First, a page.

1889 to 1909
By Derek Smith
Harsens Island was an entertainment and vacation hotspot back in the early 1900s. It was St Clair County’s version of “Atlantic City, New Jersey”. There were over 10 hotels/clubs that boasted first-class accommodations and superb dining. They afforded magnificent views of the river, its delta waters, and the island. Some of these complexes included the Old Club, the Hotel Mervue, the Rushmere Club, Marshland Club, Muir House, Kehl’s Public House, Riverside Hotel, Star Island House, and Joe Bedore’s. One could enjoy hunting, golfing, swimming, fishing, boating, billiards, baseball, lawn bowling, lawn tennis, dancing, hiking, bird watching, and many other activities for those so inclined.
Getting to the island itself was very simple, as there were numerous local ferries, private boats, and several steamers, making stops along the banks of the beautiful waters surrounding Harsens. The steamers Idlewild, Cole and White Star’s Tashmoo, and Wauketa were daily visitors to the island. The steamers used the docks at Maple Leaf and Sans Souci to disembark and embark passengers and cargo. Sans Souci was the island’s only village. The name means “without worries” en Francais.
For those arriving by land there were lots of options such as driving if you were fortunate enough to own a car, biking, by carriage or horse or you could take the Rapid railway which ran between Detroit and Port Huron. From the port at Algonac, you would board one of several naphtha launches or perhaps Raymond’s ferry, which traveled to and from Harsens every 45 minutes. It was advertised that the trip on the Rapid railroad from Port Huron to Algonac, or return, would take about 1 ½ hour and the journey could be made at almost any hour day or evening.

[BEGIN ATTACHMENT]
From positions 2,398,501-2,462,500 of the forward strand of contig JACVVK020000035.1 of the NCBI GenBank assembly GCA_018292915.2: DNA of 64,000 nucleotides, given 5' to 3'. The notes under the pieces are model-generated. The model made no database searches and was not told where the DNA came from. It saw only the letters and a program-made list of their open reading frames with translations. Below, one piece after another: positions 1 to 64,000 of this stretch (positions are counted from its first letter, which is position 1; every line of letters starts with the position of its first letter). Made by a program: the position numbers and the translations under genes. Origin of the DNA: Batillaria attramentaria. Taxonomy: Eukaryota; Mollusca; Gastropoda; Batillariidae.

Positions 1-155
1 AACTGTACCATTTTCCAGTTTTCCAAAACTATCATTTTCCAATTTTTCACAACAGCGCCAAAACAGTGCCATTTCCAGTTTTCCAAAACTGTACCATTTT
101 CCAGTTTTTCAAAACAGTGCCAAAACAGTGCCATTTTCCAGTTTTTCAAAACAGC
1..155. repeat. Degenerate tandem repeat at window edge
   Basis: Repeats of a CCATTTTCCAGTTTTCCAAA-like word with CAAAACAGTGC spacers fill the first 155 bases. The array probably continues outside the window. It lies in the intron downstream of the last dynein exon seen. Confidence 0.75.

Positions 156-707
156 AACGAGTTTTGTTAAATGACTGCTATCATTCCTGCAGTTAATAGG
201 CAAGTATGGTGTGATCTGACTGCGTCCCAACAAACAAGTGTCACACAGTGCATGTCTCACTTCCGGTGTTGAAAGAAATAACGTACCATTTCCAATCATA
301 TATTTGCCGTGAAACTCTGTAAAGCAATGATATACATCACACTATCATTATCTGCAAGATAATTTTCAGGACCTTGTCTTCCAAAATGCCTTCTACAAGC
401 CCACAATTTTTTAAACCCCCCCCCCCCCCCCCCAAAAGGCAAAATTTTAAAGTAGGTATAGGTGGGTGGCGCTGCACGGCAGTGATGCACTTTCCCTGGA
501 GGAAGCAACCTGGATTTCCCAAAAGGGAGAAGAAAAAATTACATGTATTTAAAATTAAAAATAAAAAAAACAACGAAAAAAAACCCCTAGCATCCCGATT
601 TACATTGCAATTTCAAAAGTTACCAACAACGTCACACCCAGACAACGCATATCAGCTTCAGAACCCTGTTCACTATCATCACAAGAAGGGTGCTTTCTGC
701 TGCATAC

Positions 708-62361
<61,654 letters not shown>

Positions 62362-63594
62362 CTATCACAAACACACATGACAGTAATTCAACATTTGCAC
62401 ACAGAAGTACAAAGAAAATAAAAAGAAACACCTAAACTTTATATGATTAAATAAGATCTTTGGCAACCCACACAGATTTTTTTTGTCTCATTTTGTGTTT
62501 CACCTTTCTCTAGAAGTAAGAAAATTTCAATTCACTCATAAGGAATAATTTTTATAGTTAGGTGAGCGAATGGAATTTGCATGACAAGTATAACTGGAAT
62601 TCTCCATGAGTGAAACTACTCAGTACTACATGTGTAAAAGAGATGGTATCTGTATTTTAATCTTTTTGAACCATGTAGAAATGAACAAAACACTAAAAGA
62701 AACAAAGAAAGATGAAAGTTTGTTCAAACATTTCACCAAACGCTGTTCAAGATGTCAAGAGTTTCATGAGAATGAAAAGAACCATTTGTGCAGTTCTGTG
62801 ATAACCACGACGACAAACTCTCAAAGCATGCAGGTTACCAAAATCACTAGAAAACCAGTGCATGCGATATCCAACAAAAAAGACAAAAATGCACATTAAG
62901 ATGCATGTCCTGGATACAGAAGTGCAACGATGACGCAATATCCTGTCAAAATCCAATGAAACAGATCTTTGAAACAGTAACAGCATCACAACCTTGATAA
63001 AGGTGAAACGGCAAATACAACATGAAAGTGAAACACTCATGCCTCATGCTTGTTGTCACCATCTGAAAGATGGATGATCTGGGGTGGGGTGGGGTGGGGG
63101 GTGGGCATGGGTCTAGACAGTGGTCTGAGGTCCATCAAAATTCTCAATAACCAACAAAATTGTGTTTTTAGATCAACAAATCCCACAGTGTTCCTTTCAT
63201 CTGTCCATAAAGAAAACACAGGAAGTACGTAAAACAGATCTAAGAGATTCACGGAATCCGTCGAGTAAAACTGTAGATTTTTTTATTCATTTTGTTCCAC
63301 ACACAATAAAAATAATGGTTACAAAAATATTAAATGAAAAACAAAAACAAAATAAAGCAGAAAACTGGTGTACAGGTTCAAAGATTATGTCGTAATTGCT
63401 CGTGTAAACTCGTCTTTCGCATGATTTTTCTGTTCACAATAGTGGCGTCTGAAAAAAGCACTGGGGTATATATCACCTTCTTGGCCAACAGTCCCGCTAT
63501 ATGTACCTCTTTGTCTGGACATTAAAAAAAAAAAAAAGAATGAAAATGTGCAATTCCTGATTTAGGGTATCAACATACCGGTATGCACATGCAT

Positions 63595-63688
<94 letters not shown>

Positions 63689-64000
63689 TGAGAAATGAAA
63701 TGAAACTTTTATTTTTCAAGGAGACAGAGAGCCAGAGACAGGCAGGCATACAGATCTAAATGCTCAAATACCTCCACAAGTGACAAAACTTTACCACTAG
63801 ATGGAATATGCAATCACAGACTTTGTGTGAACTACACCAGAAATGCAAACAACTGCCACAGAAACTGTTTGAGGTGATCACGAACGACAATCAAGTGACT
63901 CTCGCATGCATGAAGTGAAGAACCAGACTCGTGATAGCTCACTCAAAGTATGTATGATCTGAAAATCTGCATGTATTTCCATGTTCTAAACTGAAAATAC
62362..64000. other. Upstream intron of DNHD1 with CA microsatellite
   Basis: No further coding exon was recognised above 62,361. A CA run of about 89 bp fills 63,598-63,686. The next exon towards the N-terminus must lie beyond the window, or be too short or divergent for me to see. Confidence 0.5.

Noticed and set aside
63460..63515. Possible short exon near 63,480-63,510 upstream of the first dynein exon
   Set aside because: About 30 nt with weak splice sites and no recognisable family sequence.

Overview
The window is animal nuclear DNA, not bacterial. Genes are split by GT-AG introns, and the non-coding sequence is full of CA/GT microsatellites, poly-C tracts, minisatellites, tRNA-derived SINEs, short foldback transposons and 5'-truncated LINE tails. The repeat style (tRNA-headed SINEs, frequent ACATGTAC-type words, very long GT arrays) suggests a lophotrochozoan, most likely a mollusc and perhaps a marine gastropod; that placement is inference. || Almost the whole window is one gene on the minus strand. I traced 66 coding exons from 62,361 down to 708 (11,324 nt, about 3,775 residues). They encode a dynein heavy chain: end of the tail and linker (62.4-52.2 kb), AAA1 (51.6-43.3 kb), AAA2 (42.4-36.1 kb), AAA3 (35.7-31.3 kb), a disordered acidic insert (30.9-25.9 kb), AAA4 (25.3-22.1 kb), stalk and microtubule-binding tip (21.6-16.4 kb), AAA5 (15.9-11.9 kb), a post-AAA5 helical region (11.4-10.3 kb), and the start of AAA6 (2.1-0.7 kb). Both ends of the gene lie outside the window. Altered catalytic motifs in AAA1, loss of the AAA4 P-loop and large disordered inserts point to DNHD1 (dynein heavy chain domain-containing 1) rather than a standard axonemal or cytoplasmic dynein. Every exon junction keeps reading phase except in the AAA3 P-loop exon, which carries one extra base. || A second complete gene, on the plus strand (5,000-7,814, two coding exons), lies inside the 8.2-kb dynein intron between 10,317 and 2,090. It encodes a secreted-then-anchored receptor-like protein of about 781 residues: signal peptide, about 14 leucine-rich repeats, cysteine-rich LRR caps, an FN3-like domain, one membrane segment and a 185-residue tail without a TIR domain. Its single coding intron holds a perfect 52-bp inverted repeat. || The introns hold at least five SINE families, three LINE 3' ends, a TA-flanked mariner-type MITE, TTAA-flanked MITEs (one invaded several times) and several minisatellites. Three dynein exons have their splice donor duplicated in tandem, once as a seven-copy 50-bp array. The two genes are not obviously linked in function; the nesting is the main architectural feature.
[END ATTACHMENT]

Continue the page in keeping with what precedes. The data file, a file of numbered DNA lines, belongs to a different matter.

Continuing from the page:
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The island itself has a long and colorful history. It was purchased by Jacob Harsen from Native North Americans in 1783. Originally it was called Jacob’s Island. Harsen was of Dutch descent and migrated there in 1779 from the state of New York. I will write in greater detail on the history of the island in a future story.
Around 1872, a club was established at Grande Pointe (northern Harsens Island), to promote hunting and fishing on the island and the St Clair Flats area.
The original membership fee was $25.00 with a limited membership of 200. Dues per year would vary somewhere between $15.00 to $30.00. Fred Wells, Henry Howard, and Port Huron Times owner, editor, and namesake of Sherman Woods, Loren Sherman, were some of the original members. A clubhouse was erected, that served as the headquarters for this group of hunting and fishing enthusiasts.
Over the following years, it was decided that a new building should be erected, a facility that yielded more favorably to the social, recreational, and vacation requirements of both the outdoorsmen and their families.